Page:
The Reverse Or Backward Faro

Many years ago I discussed with Martin Gardner the possibilities of what I chose to call the Backward or Reverse Faro. This was the usual process of taking a packet of cards and jogging one inwards, one outwards, one inwards, one outwards etc., until the whole packet was thus run through. The result was that some cards were injogged and some were outjogged. The injogged cards are then stripped out and placed on top of the others. In my experiments, I found that using the Backward Faro, a small...

Streamlined Dunbury Delusion

Do a Swing Cut of the upper half into the left, (same as a Mario running cut except done once). 3. Say, I'm going to find your card by mathematics.' 4. With the right hand portion you tip over the top card of the left hand portion, the selection, face up onto the left hand portion. The left thumb aids by dealing this card off the side so that the right hand portion can kick it over to the left. 5. Left thumb pushes the face up card over the side again, while the portion of the deck in the right...

The Deep Bottom Deal

Need not depend on any visual deception or speed. This one is taken from a routine of mine I call Never Miss. 1. Have a card selected and control it to the top of the deck. 2. Hand the deck to a spectator to deal cards face down into your left hand. After he has dealt about a half dozen cards tell him that he can stop dealing at any time he wishes. cards using one hand throughout, as you ask if he is sure he wants to stop now, etc. 4. His decision having been made ask him to name his card. At...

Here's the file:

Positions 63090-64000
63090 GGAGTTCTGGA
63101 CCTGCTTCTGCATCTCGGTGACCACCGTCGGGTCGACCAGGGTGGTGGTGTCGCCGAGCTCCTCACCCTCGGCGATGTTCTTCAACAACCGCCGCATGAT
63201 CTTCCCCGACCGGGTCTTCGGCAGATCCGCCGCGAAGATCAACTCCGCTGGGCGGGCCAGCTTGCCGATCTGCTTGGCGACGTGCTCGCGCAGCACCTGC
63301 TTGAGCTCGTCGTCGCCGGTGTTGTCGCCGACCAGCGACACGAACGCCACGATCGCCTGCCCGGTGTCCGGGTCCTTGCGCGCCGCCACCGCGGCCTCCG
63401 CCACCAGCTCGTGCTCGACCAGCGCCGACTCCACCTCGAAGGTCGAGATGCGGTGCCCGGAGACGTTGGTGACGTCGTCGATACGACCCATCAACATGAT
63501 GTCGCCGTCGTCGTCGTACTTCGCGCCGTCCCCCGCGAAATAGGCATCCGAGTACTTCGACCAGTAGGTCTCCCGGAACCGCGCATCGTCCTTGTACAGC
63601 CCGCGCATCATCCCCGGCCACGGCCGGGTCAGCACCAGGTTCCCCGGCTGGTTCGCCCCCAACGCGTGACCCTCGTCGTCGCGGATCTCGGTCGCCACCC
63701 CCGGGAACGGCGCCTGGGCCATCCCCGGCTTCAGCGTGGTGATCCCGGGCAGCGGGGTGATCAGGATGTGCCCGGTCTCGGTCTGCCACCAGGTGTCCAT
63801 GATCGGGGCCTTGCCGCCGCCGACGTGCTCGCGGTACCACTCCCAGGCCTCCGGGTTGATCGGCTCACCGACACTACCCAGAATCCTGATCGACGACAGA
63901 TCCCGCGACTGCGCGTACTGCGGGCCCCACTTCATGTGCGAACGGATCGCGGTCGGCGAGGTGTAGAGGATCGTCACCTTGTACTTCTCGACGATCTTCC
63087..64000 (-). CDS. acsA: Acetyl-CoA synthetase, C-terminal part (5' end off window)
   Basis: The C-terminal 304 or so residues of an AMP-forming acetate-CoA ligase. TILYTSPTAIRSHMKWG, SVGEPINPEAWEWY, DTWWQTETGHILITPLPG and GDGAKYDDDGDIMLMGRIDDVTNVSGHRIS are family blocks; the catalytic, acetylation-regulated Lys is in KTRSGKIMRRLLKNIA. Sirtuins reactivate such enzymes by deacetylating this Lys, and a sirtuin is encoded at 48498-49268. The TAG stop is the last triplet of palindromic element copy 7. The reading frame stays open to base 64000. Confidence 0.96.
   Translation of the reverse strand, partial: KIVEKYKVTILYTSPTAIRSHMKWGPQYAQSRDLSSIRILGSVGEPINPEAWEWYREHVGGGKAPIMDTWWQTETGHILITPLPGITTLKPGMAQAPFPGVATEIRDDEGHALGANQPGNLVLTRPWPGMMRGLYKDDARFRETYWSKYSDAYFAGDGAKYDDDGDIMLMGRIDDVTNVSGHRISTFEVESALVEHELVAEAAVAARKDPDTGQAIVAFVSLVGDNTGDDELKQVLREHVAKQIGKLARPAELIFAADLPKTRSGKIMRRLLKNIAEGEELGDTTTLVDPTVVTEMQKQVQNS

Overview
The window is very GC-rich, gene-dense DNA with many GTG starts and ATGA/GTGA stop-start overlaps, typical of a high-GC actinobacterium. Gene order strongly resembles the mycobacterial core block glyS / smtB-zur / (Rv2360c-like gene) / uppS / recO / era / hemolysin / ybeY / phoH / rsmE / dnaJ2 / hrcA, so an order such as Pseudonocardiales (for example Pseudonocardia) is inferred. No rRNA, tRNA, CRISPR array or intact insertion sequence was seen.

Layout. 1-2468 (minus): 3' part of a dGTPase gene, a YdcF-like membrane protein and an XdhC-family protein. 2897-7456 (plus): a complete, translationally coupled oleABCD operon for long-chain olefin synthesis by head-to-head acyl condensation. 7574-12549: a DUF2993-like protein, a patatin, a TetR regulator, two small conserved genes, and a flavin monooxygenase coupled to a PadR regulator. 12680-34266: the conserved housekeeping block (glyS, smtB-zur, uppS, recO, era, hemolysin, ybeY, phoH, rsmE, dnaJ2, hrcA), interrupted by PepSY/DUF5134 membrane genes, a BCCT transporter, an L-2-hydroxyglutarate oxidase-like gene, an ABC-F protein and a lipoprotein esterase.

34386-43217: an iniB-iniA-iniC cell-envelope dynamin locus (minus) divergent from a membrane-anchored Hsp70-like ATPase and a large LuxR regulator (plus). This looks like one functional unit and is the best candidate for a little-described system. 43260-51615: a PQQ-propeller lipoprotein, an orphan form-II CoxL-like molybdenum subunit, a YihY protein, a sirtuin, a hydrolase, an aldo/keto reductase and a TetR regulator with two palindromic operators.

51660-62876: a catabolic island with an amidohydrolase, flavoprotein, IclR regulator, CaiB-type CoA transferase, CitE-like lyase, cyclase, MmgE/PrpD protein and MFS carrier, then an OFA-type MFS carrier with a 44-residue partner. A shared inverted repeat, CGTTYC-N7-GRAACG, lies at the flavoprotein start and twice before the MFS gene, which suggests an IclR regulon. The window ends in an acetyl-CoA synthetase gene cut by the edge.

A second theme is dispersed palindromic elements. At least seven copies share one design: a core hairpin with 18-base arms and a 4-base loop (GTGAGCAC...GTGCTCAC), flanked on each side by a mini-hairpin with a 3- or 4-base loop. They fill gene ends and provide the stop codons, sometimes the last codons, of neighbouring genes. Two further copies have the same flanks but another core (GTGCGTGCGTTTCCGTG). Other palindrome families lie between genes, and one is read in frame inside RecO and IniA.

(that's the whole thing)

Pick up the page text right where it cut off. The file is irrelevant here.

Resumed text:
The Shuffle Palm

In this method any number of cards, from one and up, can be bottom palmed immediately following an overhand shuffle. It is an angle palm and therefore very suitable for platform work however, under certain conditions, depending on the misdirection, it can be done close up and completely surrounded. 1. Assuming you wish to palm out the four Aces begin by having them on top of the pack. 2. Hold the deck in the right hand in readiness for an overhand shuffle. 3. Shuffle off the first four cards,...

Square Up Drop Palm

During the side squaring of the deck the bottom cards are palmed in the left hand. 1. Assume you want to bottom palm the four bottom cards. Obtain a break above them and this break is transferred to the right thumb which maintains it at the inner end. 2. The cards are now brought up to the fingertips into the Square Up Position shown in Figure 32 of this chapter. 3. Now the right hand slides the deck back and forth so that the left thumb and fingers rub along the sides. 4. During this movement,...

Delayed One Hand Palm

The card booklet called Off the Top describes a one-hand top palm for several cards and while it is a good palm, its chief fault was the position of the right fingers as the pack was dropped on the table. That is, all four fingers were at the front end of the pack. In order to off-set this, the following handling was thought out. The usual procedure for doing the one-hand top palm is to take the pack in the right hand and in placing it on the table, the top card is palmed off. Naturally, the...